In addition, pursuant to Article 31.2 the supplier reserved to itself the right to start the proceedings before the ordinary courts of the distributor’s place of business as well as to choose the law of such a place, as the applicable law.
In 1997 the Swiss supplier terminated the distributorship agreement observing a period of notice of 15 months.
The distributor claimed the application of the Belgian Distribution law (Law of July 27, 1961 as amended in 1971), which granted him a minimum period of notice as well as a compensation for termination of the agreement.
The supplier, at first, agreed with such a claim and admitted that the 15 months’ period of notice it granted to the distributor was in application of such a law.
Subsequently the supplier, changing its position, denied the application of the 1961 Belgian law. Therefore in 1997 it sent to the distributor a new letter of termination which provided a three months’ period of notice, in compliance with the provisions of the contract.
On March 26th 1998, the Belgian distributor sued the Swiss supplier before the Commercial Court of Antwerp claiming compensation for termination, by virtue of the 1961 Belgian Law.
The Commercial Court of Antwerp declared itself competent stating that the supplier with its letter of 1997 had waived the application of the arbitration clause and had chosen the application of article 31.2 of the contract as well as the application of the 1961 Belgian law.
On the appeal taken by the Swiss supplier against this decision, the Court of Appeal stated that the court of first instance was wrong in declaring itself competent in deciding the dispute at issue. The Court of Appeal examined whether it had jurisdiction and, in particular, whether the dispute was arbitrable and under which law the arbitrability issue had to be decided. It examined the provision of Article 2(3) of the New York Convention of 10th June 1958 on the Recognition and Enforcement of Foreign Arbitral Awards. It decided that the 1958 New York Convention clearly referred to the lex contractus in order to determine whether a case could be submitted to arbitration. In the present case, being Swiss law the lex contractus, the Court decided that the arbitration clause was valid under Swiss law.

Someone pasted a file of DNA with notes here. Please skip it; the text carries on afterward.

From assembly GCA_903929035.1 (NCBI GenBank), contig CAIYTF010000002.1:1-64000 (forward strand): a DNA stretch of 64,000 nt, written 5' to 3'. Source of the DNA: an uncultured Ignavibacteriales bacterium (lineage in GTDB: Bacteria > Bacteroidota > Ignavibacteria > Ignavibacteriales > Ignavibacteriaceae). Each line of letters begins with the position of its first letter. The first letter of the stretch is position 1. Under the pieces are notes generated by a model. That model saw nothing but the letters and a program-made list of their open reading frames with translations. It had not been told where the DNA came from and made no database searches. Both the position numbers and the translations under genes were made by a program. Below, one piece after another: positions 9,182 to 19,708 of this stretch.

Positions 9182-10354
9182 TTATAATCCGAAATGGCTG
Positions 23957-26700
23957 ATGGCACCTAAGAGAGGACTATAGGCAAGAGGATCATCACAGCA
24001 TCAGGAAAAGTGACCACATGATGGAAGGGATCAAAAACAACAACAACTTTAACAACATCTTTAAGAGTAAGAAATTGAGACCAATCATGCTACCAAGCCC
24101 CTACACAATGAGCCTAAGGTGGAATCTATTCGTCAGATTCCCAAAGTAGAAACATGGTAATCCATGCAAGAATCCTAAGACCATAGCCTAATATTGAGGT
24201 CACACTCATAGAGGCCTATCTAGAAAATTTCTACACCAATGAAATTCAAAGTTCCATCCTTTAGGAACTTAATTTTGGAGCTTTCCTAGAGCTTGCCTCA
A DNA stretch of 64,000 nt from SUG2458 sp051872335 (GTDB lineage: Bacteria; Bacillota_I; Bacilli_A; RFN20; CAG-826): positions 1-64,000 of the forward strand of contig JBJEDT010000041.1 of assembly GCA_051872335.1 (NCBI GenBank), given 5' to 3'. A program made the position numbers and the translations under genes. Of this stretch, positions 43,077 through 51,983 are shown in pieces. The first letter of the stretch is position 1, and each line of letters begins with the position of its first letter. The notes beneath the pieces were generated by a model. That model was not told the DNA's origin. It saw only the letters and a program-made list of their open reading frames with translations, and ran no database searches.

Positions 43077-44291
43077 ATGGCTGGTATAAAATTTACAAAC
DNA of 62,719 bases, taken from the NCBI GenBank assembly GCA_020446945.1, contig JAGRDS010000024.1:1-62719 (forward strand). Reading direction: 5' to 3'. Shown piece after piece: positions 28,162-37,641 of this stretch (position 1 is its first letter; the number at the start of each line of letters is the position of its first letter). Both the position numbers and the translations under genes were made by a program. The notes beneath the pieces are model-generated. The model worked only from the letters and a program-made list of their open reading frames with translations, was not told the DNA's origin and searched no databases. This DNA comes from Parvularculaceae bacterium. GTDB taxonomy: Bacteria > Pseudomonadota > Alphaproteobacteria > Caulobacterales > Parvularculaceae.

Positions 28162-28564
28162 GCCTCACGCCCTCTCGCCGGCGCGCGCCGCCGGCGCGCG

As regards the Belgian Distribution Law, the Court of Appeal considered that its provisions were mandatory but that they did not pertain to public policy. Accordingly, the Court of Appeal held that the arbitration clause did not violate Belgian public policy. It concluded that the international provision of article 2(3) of the New York convention had priority over the mandatory provisions of the Belgian Distribution Law.
The Belgian distributor thereupon took an appeal before the Belgian Supreme Court against the decision of the Court of Appeal of Antwerp which had declined its jurisdiction in favour of the arbitration clause.
In its decision of October 15, 2004 the Belgian Supreme Court stated that Article 2(3) does not expressly indicate the law pursuant to which arbitrability must be decided but it added that this provision does not prevent the state court seized with the question, to answer this question according to its own law. The Supreme Court thus stressed that where the parties have agreed upon an arbitration with the application of a foreign law, the court seized with a plea of lack of jurisdiction may exclude arbitrability if the public policy of its legal system would otherwise be violated.
The Supreme Court annulled the decision of the Antwerp Court of Appeal in that the Court of Appeal had a priori excluded that the judge may also take into consideration the lex fori in order to decide the question of arbitrability.
References to comments to this decisions are available in the bibliography section of this website.